President Donald Trump was stripped of his beloved Twitter account.
After the events that took place at our nation’s capital, many social media platforms have swiftly moved to rid Trump of his account.
While many Democrats praised this decision, other Democrats feel as though this action was taken far too late because Trump and his colleagues have spread false information on social media about the coronavirus pandemic, as well as claims of election fraud.
Social media platforms such as Twitter, Facebook and Pinterest are private companies who own the rights to censor any post that they believe should be censored.
The president’s son, Donald Trump Jr., said in a tweet that the Big Tech companies, who restricted Trump from posting, have “eliminated the notion of free speech in America.” Andrew Black, professor of communication arts, believes this goes beyond just a First Amendment issue.
“I think the first thing is understanding that the issue is not a First Amendment issue,” Black said. “The First Amendment protects a person from government action towards speech, assembly, redress, establish, and exercise.”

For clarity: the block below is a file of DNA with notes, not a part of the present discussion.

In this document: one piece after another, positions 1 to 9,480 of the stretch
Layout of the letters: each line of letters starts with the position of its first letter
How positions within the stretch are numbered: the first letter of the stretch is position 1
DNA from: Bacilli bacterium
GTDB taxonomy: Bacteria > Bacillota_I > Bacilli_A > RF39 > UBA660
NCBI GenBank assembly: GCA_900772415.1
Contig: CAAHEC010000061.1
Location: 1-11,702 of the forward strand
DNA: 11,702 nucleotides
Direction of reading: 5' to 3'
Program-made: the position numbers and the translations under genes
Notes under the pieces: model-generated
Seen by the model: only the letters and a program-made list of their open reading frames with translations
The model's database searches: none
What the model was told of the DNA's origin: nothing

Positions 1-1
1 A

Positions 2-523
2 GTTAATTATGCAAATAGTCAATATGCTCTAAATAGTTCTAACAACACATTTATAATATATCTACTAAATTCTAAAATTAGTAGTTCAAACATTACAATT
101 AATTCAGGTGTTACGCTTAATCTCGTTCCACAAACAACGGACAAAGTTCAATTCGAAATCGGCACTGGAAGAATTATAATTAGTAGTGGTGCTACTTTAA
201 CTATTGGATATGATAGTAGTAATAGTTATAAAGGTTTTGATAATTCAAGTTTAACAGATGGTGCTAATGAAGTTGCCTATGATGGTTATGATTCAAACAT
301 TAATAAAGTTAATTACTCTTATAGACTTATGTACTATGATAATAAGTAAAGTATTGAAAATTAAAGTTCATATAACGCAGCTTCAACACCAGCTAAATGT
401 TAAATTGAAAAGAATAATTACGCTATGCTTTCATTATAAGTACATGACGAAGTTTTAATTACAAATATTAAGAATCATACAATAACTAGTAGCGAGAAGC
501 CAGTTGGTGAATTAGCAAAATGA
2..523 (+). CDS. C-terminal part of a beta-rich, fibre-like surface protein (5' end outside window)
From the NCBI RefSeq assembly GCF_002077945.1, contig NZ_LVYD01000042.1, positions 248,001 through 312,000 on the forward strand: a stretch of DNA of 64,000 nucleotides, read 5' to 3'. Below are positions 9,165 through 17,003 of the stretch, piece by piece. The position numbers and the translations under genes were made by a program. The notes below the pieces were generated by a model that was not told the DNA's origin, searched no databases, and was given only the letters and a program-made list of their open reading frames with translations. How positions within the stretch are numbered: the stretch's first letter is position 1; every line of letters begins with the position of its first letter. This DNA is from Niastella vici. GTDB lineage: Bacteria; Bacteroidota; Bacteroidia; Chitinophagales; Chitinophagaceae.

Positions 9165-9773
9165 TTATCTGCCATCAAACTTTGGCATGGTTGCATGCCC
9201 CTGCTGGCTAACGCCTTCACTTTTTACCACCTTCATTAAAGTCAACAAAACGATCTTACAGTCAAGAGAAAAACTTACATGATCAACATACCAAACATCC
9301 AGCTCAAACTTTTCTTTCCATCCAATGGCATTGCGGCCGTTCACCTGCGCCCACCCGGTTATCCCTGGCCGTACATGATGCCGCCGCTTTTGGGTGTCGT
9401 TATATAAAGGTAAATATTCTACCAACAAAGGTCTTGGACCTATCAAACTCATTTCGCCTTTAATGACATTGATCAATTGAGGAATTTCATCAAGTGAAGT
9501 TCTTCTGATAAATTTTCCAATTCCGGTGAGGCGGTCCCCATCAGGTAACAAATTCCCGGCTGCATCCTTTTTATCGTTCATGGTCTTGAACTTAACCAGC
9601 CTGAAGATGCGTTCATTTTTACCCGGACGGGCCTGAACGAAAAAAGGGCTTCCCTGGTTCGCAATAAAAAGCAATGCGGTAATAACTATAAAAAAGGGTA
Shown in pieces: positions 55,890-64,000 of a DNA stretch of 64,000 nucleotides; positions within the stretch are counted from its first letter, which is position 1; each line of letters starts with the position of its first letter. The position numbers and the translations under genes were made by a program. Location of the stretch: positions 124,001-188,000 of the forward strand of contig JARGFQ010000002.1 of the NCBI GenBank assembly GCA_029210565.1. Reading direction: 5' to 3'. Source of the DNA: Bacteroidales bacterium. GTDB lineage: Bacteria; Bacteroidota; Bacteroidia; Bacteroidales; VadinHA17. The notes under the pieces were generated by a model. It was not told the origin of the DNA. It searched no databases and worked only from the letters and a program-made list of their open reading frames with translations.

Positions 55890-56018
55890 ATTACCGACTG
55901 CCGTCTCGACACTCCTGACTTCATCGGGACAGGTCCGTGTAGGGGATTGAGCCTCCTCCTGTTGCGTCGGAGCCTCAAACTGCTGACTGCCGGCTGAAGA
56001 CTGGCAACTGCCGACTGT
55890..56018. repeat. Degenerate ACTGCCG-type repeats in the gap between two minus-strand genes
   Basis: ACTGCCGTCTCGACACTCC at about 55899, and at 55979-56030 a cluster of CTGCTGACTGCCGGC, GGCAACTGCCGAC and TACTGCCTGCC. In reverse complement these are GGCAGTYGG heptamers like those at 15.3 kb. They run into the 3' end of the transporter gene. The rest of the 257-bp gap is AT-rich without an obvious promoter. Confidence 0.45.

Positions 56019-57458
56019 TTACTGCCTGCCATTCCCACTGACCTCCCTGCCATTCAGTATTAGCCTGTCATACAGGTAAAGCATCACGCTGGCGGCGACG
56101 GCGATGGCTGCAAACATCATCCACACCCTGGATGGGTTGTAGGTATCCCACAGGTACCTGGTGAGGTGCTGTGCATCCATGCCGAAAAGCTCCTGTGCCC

“We have to have peace,” Trump said in a video posted on Twitter as his supporters terrorized the Capitol. “So go home. We love you. You’re very special! Remember this day forever!”
In a statement made by a Twitter admin on Jan 8, it was made clear that the platform does not condone anyone who uses their account to incite violence.
“We have permanently suspended the account due to the risk of further incitement of violence,” a spokesperson for Twitter said.
Many Americans are becoming worried that the president and his administration will move to other social media platforms, followed by their supporters and continue to promote violence.
On June 25, Senator Ted Cruz announced that he would be moving to the social media app Parler, which can be compared to Twitter and Instagram. Some conservatives followed, claiming that free speech is in jeopardy and that it will be protected on Parler.
Since then, Trump’s son-in-law, Jared Kushner, who works as the president’s senior advisor, moved to block Trump from signing up for other social media platforms to regain access to the American people’s social media feed.
Written by Katie Rutherford, Staff Writer. Photo courtesy of Flickr.